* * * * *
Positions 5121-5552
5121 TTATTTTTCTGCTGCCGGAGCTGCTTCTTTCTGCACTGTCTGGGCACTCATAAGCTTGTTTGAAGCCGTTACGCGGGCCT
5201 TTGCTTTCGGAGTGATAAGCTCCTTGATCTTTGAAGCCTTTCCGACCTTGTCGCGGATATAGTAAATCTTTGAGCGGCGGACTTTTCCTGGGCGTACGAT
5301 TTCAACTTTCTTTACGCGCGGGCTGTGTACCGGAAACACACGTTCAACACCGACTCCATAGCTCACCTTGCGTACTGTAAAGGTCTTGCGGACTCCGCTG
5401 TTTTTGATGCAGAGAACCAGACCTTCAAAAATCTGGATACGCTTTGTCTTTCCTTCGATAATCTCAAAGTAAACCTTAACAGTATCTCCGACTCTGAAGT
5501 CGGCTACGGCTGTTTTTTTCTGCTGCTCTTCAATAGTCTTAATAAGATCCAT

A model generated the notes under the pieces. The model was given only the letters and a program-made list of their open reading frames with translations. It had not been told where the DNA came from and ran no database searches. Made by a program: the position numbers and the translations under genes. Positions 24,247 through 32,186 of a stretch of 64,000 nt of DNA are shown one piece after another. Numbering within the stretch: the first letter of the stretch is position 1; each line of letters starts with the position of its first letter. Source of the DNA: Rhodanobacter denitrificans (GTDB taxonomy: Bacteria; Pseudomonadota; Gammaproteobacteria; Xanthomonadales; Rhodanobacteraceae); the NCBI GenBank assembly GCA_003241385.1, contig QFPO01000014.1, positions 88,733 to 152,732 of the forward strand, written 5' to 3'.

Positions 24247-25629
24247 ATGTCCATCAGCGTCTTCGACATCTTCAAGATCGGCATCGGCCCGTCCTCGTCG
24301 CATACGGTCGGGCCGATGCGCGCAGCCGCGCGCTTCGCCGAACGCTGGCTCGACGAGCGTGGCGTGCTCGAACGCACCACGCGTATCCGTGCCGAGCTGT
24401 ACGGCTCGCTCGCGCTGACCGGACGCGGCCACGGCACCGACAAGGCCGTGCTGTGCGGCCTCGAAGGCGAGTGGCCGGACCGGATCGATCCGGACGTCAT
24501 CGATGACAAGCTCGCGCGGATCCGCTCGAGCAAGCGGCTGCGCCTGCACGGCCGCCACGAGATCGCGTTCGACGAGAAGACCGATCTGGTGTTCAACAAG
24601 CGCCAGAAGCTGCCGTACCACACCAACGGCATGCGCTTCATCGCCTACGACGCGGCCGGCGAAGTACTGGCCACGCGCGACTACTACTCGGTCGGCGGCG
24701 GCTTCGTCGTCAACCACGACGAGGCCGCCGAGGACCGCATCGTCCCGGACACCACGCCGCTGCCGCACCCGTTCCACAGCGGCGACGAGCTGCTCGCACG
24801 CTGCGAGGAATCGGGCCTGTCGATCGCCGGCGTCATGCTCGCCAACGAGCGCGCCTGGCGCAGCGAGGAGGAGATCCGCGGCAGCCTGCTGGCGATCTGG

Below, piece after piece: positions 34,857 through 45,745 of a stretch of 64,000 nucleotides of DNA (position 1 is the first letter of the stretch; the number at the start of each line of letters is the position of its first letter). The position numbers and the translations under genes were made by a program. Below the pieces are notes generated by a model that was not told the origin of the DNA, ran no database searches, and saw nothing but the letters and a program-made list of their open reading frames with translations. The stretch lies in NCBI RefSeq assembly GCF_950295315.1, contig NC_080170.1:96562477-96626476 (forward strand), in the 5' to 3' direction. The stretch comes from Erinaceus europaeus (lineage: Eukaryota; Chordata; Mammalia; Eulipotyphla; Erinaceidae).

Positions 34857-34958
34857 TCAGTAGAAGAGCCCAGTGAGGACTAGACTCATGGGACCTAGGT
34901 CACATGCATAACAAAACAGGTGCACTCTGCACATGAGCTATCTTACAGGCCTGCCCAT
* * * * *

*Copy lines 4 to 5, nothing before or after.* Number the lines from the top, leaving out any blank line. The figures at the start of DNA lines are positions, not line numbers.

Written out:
5301 TTCAACTTTCTTTACGCGCGGGCTGTGTACCGGAAACACACGTTCAACACCGACTCCATAGCTCACCTTGCGTACTGTAAAGGTCTTGCGGACTCCGCTG
5401 TTTTTGATGCAGAGAACCAGACCTTCAAAAATCTGGATACGCTTTGTCTTTCCTTCGATAATCTCAAAGTAAACCTTAACAGTATCTCCGACTCTGAAGT